Drive to 25: Rob Howden’s SuperNationals Journey – Part 7

The Culmination of an Idea – SuperSunday

Rob Howden completed his journey to SuperNationals 25 (Photo: On Track Promotions -

Click HERE for Part 1 of the Drive to 25 series

Click HERE for Part 2 of the Drive to 25 series

Click HERE for Part 3 of the Drive to 25 series

Click HERE for Part 4 of the Drive to 25 series

Click HERE for Part 5 of the Drive to 25 series

Click HERE for Part 6 of the Drive to 25 series

My first three days at the Superkarts! USA SuperNationals provided me with a little taste of everything. I began with the sheer excitement of participating in North American karting’s biggest event, reveled in the experience and a consistent gain in speed over the entire week, and was then punched in the face with a session-ending wreck that set the stage for a disastrous qualifying effort. When I woke up on Friday morning, my inaugural run at the SuperNats with the Rolison Performance Group was now down to three heats and the SuperSunday main event, and starting deep in the grid, I knew I had work to do.

Howden’s new suit with Freem USA matched with the new Stilo USA helmet

Heading into the two heat races on Friday morning, RPG owner Mike Rolison sat me down to discuss the strategy needed to succeed at this event. Simply put, getting through the heat races cleanly was key. Mike detailed that even if you drop a couple of spots, it’s better than a DNF, which just pushes you back deeper and deeper. I’ve called well north of 500 heat races at the SuperNationals over the last 24 years, so I know the scenario and I’ve been pretty harsh in my commentary over the years when drivers wreck on the opening lap of the first heat race. I was fully focused on finishing all three of my heats before I even landed in Las Vegas, so Mike’s words only served to strengthen and clarify that goal.

I was also able to debut my new race suit from Freem USA. Ryon Beachnor and I have been talking about getting new EKN Team suits for a few years, but we’ve just never locked things down to get started. The SuperNationals were the perfect catalyst to finally put our association in motion, and I gave Ryon carte blanche to design the suite within a muted color palette. We race and test different brands, so using black, white, and grey eliminate nasty contrasts with a brand’s distinct livery. The suit fit extremely well, and we’ll go deeper into the design and features in a future product spotlight. Suffice it to say that with my freshly painted Stilo ST5 and the new Freem suit, I at least looked the part.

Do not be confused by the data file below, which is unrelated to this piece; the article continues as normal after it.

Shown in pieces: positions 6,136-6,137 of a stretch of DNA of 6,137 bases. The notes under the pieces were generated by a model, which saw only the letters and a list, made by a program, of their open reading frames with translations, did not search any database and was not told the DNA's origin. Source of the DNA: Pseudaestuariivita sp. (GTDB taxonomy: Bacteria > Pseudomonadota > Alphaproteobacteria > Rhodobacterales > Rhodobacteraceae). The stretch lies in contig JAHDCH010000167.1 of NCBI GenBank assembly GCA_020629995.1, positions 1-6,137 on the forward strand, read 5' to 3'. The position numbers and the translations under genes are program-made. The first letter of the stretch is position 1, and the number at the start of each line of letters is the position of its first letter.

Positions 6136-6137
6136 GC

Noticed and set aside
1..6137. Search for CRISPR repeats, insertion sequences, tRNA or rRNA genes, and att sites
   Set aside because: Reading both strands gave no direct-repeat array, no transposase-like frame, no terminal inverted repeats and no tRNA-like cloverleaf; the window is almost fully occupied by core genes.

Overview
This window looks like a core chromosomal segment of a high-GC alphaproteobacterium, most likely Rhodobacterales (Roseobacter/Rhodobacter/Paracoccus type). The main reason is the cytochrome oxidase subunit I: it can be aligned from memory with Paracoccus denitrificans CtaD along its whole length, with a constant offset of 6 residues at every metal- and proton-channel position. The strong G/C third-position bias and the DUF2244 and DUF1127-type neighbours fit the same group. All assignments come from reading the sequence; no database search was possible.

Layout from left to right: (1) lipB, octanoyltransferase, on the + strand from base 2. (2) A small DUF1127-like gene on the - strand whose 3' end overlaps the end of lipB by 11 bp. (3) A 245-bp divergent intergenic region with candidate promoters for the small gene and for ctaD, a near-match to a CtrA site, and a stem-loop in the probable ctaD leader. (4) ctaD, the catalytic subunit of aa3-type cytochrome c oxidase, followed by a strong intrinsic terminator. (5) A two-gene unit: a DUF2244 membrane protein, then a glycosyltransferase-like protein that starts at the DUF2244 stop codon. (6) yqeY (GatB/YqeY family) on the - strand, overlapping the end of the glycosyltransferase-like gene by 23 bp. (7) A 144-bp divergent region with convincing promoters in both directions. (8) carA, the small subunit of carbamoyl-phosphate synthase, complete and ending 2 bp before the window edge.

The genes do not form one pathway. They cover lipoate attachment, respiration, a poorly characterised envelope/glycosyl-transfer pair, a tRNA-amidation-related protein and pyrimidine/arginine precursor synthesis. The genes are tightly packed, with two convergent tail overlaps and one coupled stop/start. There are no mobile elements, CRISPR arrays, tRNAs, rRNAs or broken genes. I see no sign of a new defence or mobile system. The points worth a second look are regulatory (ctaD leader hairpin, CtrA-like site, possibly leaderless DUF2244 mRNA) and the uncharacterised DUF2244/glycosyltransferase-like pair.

After a clean warm-up session to start the day and clear out the cobwebs from another deep sleep and early wake-up call, my mechanic Mark Traylor and I headed to the grid for Heat 1. It was so cool to be in the pre-grid corral with all my KA100 Masters brothers and sister (shoutout to Michele Manning!), because it was their excitement for the class and the event that made this all happen. I was starting 33rd in the field of 47 after the issues in qualifying, so there was work to be done. It was time to go wheel-to-wheel for the first time all week. I’ve never been a real pro at qualifying, but I feel that I always race well, so I was pumped. I did my best to build heat into my tires over the warm-up laps, but it’s certainly a skill that I lack. I almost spun once during the warm-up lap and got extra cautious as we formed over the last couple of corners in preparation for the start.